On Friday Oct. 26, it was discovered that copies of Valparaiso University’s student newspaper, The Torch, were removed from Kretzmann Hall because staff members were concerned that the headlines would give prospective students a negative impression of the university.
While delivering new issues on Oct. 26, Torch News Editor Chris Likeness found no issues from the previous week to retrieve. He was informed by Joan Helvie, a Visit Coordinator at the Office of Undergraduate Admissions, that the headlines of the Oct. 17 issue “VU Student Found Dead” and the Oct. 26 issue “Maxey Leaves VU” caused concern, and that these issues were removed from Kretzmann.
When questioned further about the removal of issues, Helvie declined to comment.
Director of Media Relations Nicole Niemi released this statement Nov. 13 in response to the incident: “The Torch has been publishing news stories for the Valparaiso University community, giving a voice to students, since 1915. The University values the independent student-run newspaper and supports the endeavors of the reporters to cover campus news. We regret the removal of several issues of the Torch from Kretzmann Hall and commit to displaying all future issues.”
Kretzmann Hall was the only known building on campus from which the issues were removed. For some staff and students at VU, the removal of the issues in even a single building raises ethical concerns that prompted discomfort.
“I would definitely call it a form of censorship,” said junior Abby Christiansen. “Maybe not directly, but you’re taking away a news source.”
Theology professor Matthew Becker stated he would not necessarily call the incident censorship.
“(It is) coming up against a line that I personally am uncomfortable with,” Becker said. “I think we somehow damage our integrity when we do that.”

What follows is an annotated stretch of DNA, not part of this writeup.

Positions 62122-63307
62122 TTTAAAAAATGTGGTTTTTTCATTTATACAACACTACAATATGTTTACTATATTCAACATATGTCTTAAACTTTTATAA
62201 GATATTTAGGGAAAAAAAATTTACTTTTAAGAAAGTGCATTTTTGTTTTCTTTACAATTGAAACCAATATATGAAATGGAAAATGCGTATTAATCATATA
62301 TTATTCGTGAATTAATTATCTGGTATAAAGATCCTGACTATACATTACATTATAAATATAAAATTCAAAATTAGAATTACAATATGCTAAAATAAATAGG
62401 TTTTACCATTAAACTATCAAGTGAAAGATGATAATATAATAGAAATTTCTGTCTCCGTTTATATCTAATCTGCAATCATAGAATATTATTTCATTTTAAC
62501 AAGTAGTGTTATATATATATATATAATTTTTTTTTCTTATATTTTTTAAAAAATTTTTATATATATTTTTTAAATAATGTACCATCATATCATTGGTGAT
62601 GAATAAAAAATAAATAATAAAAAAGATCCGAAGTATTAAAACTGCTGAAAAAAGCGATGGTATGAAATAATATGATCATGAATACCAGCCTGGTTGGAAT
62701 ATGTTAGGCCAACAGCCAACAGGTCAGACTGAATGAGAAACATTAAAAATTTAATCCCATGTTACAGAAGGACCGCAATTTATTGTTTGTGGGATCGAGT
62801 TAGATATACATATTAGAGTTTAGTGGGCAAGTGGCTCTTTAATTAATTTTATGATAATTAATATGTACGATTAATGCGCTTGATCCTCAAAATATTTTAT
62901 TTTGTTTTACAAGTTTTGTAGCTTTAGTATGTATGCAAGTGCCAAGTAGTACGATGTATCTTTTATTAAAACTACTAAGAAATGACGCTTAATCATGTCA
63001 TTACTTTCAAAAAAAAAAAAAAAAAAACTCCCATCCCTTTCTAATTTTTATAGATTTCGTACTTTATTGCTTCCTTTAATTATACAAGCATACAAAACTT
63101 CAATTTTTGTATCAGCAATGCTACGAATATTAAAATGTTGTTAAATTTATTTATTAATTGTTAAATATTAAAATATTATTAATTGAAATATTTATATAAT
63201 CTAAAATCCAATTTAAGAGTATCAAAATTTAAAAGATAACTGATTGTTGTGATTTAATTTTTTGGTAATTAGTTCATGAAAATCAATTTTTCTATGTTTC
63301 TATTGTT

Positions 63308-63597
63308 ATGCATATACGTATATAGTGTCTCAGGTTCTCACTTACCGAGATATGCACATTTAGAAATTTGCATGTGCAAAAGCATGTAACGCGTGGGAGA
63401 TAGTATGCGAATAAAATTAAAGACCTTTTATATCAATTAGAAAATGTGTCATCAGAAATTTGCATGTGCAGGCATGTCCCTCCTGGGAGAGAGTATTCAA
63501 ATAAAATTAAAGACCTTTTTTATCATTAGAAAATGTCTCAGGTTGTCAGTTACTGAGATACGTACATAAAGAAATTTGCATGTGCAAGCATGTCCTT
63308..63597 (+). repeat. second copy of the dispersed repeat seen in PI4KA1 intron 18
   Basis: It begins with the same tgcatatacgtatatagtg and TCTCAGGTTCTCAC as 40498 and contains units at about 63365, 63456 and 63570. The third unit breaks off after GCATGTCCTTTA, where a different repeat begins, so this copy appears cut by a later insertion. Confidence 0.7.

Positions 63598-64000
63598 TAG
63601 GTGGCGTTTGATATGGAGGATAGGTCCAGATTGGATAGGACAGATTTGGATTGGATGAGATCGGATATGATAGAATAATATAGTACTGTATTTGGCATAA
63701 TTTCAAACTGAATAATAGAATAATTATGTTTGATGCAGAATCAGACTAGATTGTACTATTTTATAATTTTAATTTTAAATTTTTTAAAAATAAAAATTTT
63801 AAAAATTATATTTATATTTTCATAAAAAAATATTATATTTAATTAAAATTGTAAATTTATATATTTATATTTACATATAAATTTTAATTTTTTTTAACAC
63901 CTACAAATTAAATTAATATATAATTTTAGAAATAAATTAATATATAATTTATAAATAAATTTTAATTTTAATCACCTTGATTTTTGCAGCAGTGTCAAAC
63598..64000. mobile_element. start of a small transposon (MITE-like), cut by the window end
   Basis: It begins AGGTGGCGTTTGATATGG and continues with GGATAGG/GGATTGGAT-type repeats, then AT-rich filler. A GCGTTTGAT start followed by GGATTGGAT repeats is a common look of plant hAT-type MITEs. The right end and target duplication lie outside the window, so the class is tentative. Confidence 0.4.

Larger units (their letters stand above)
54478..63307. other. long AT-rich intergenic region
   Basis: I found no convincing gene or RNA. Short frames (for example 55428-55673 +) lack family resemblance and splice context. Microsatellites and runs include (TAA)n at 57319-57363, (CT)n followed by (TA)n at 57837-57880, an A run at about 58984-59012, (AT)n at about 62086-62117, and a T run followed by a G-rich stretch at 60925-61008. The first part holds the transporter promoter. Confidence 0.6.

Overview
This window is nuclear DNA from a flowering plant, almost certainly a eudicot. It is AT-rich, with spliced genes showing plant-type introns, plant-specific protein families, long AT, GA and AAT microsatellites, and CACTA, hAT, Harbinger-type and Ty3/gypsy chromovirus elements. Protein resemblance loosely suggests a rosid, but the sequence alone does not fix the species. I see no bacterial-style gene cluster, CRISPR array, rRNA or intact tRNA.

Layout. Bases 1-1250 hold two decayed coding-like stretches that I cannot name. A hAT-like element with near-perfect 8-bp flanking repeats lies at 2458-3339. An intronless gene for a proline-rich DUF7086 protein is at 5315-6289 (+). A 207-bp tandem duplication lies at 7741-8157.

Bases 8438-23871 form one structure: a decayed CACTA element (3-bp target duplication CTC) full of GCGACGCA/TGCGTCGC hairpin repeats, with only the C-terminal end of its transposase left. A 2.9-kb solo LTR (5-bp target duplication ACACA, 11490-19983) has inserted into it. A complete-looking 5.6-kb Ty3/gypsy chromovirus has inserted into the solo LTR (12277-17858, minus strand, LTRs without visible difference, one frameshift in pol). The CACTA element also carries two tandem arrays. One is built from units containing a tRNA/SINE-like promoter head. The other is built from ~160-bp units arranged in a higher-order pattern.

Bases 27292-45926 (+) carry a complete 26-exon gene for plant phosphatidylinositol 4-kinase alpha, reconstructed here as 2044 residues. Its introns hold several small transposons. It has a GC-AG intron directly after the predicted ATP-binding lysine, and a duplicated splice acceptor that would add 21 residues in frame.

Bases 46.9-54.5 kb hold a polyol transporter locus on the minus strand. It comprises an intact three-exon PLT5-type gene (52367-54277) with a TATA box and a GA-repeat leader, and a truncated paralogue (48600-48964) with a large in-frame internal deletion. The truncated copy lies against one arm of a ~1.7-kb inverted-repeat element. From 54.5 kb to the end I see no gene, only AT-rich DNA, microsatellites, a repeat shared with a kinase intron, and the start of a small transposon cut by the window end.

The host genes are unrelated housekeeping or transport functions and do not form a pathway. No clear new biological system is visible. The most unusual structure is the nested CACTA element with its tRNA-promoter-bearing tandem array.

Junior James Lockridge found that his opinion of the issue changed as he considered it from different perspectives. Primarily, he believed the Kretzmann staff was wrong.
“I feel that all the information out there should be available to anyone who wants it,” Lockridge said.
Lockridge, who is in charge of public relations for VU’s Phi Kappa Psi fraternity, then considered the issue from a public relations perspective.
“I can understand why they took it out of Kretzmann. For incoming students I can understand not having those displayed,” Lockridge said. “I don’t know if I even consider that censorship.”
English professor John Ruff wondered whether the university was remaining true to its mission of leadership and service in its actions.
“Does the university care more about marketing?” Ruff asked. The answer, he felt, was open to interpretation, but he was uncomfortable with “the suppression of a student newspaper in a particular place.”
“In a perfect world, we’d never have bad news,” Ruff said. “Ultimately, you have to deal with it. If people in Kretzmann Hall either hid or destroyed newspapers to preserve our image, I don’t think that was a good idea.”
Becker echoed Ruff’s sentiments, saying that The Torch has a responsibility to investigate and present the news honestly.
“We should not be afraid of the truth when bad things happen,” Becker said.
Lockridge also expressed the view that the quality of The Torch should be emphasized over the negative headlines. He believes The Torch presents students with an opportunity to exercise free speech on campus.
“Although I do understand the campus image it might project to students, I feel like it is kind of a neutral point,” Lockridge said.
Also, Lockridge questioned whether simply taking The Torch from one building restricts anyone’s access to the articles, even prospective students.
“The student probably has a higher chance of finding those articles online rather than picking them up in Kretzmann,” Lockridge said.
Becker compared the incident to situations on other campuses where administration had hidden student publications that “may raise some eyebrows from parents.” Removing the issues from one building at VU was a mild case in comparison.
“This is not unique. It has happened at other schools as well,” Becker said.
While he does not question the staff of Kretzmann Hall’s responsibility for what is displayed in its building, Becker worries about the attitude presented toward prospective students in hiding information about the university from them.
“What’s the difference between our students on campus and students who want to come on campus?” Becker said.
Junior Alex Harris, on the other hand, felt that Kretzmann acted in the university’s best interests.
“Originally I thought that they should allow students, especially incoming students, to know what they are getting into,” Harris said.
However, he later decided that the headlines would misrepresent the university.
“First impressions, they last,” Harris said. “Right away you are going to think poorly of the school. I think the school is a great school.”
Contact Kristen Menke at email@example.com.